Tuesday, October 13, 2015

John Smedley // Spring 2016 //

The Friday during London Fashion Week last month was a busy one. After a shower of biblical proportions outside the Bora Aksu show, we ventured out of the hotel for four consecutive presentations. First was Edeline, then it was to John Smedley (the subject of today’s post), Renli Su and the Irish Design presentation. John Smedley, the 230-year-old knitwear brand, held an intimate event at the HUS Gallery on Hanover Street. Champagne was flowing and canapés were divvied out. More important than the free food and drink were the clothes. When most designers do small collections—there were eleven looks here—there are as many ideas as possible thrown in the viewers way. John Smedley was much more refined, simple and understated than that. There was the eleven looks, restricted to three colours: white, glass and sloe. The pieces were “carefully designed to layer with the next.” Not only is that interesting to imagine but it exemplifies strategic commercial planning. It was very clear that these pieces would fly off the shelves. Sometimes it’s not the digital print party dress, or the sequin appliquéd, multi-coloured skirt a woman wants. A basic selection of knitwear can often satiate a hunger; elegant but not boring. 

Occasionally, I’ll list off notable celebrity wearers of a label. However, I don’t think many brands can say that Hollywood legends Marilyn Monroe, Audrey Hepburn and Tippy Hedren were fans of their label. Those are just prime examples. Even at that, they would’ve only worn the label approximately 170 years into its existence. This label transcends time and the clothes are still maintaining relevance.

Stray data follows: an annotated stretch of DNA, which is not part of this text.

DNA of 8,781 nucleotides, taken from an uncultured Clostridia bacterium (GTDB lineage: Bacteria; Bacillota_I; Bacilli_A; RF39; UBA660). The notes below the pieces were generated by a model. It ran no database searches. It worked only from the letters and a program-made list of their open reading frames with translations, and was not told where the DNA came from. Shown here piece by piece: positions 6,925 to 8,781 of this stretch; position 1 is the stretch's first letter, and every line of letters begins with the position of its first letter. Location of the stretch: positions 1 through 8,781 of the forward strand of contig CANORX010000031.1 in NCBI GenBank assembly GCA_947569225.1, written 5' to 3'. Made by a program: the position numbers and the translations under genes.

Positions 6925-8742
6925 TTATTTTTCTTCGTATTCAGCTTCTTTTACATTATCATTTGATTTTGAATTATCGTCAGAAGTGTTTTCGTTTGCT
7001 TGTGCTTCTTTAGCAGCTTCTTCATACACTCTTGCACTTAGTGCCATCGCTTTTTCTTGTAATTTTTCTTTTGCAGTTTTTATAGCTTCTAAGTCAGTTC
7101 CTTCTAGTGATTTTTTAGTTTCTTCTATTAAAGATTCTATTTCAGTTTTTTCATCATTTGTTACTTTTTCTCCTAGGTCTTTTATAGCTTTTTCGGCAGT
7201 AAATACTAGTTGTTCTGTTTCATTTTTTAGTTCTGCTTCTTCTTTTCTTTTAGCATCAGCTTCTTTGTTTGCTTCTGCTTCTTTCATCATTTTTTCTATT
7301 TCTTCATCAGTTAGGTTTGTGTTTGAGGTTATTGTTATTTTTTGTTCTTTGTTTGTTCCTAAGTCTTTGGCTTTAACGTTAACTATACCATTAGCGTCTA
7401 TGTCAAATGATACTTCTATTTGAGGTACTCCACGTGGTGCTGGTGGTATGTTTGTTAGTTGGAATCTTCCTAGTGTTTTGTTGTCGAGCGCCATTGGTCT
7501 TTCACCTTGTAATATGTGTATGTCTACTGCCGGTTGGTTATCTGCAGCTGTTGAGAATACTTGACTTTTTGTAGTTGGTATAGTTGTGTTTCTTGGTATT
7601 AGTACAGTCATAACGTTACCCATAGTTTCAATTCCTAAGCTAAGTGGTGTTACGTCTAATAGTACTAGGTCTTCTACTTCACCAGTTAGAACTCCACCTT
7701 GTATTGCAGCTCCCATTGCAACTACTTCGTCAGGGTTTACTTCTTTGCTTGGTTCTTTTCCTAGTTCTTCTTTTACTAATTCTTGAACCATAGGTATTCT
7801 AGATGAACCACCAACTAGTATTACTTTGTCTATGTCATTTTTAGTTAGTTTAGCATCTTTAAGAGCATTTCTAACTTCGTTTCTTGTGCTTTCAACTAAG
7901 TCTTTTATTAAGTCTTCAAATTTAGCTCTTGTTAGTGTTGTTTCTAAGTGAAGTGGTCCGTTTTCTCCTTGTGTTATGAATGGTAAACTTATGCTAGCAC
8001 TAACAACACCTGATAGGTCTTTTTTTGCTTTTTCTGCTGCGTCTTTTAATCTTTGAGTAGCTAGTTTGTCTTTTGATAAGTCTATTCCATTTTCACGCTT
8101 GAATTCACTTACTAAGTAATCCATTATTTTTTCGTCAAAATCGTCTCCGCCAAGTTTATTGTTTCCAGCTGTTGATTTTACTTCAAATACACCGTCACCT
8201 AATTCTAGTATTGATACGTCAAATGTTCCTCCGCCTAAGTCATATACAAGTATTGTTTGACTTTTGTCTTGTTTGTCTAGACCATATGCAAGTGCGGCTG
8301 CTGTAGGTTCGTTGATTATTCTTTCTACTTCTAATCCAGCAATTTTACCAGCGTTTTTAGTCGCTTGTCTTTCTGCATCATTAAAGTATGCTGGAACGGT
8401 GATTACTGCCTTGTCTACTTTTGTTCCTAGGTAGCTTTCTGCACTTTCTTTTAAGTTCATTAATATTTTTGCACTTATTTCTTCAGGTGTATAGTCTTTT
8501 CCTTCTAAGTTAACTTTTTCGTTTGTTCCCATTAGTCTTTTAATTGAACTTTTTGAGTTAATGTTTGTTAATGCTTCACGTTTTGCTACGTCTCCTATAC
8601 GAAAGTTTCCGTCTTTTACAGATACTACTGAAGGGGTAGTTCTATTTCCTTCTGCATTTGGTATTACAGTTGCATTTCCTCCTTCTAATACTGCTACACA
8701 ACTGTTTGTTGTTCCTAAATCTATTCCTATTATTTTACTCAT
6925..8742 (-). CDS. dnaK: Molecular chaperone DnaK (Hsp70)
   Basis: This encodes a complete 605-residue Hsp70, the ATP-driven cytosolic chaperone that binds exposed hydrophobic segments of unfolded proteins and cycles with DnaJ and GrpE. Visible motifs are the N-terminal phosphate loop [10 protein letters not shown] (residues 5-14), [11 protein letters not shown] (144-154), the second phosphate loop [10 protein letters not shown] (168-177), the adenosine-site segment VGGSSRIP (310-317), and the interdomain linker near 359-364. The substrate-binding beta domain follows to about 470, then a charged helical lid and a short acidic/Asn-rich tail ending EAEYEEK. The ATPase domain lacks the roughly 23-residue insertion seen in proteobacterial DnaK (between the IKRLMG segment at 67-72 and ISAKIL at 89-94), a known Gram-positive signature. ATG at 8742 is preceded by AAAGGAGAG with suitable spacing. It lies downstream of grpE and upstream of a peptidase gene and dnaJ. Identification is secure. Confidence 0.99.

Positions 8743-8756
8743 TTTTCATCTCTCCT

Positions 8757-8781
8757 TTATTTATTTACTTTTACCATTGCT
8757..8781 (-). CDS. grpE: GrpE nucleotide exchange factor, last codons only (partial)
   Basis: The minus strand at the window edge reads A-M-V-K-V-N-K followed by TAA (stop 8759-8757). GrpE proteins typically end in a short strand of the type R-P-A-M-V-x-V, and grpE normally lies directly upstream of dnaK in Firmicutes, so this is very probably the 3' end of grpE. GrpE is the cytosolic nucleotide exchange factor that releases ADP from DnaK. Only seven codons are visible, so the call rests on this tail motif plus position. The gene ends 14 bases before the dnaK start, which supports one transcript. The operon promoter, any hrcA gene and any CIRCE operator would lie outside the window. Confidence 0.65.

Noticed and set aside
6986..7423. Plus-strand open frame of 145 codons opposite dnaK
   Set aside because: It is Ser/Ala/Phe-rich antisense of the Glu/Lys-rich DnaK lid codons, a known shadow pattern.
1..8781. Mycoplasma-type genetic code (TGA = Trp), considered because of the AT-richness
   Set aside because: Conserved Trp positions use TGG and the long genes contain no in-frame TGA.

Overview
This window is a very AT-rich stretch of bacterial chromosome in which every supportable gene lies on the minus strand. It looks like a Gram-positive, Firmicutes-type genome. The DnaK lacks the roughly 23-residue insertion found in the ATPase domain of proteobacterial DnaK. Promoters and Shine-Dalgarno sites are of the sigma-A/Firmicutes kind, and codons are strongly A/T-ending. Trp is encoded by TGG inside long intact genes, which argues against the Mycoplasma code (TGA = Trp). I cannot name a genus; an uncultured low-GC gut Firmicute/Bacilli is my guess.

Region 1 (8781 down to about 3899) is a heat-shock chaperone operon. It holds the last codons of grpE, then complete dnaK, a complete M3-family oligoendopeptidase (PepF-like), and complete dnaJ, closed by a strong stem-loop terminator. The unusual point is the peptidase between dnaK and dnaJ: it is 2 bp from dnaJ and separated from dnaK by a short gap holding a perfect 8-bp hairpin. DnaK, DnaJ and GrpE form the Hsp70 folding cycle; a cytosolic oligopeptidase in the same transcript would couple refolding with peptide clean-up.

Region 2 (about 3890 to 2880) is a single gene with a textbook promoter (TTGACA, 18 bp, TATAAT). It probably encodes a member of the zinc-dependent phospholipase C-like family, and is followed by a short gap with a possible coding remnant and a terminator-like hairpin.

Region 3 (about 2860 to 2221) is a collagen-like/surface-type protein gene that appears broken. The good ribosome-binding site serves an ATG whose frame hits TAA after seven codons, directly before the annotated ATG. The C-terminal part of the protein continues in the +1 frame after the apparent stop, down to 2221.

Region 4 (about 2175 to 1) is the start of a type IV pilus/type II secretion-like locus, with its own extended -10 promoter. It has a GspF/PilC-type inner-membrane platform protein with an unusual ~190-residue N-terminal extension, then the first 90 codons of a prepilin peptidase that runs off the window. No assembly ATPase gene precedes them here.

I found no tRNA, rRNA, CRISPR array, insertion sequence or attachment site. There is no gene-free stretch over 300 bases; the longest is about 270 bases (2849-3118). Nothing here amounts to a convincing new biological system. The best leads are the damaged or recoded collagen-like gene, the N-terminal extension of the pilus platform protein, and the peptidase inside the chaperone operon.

Studying the collection carefully, you’ll notice reverse necklines, hem splits and fibre mix wrapping details. These hidden details were “designed to surprise and delight the wearer.” Personalisation is becoming more and more popular. You have monogrammed Louis Vuitton luggage, and engraved jewellery. On a more affordable note, these pieces have intriguing idiosyncrasies that most other knitwear brands fail to possess. That’s why those fall to the wayside.

The colours may be plain, and the shapes also. What made this collection enjoyable was the approach to the design. There were wraps and folds, kitschy sleeves, sash-like details and lovely knits. London, a city where anything goes and there are a million ideas hitting the runway; glitter, sequins, prints and every colour of the rainbow too. Sometimes it’s nice to take a breather, and take in a quiet collection.
Photos are my own

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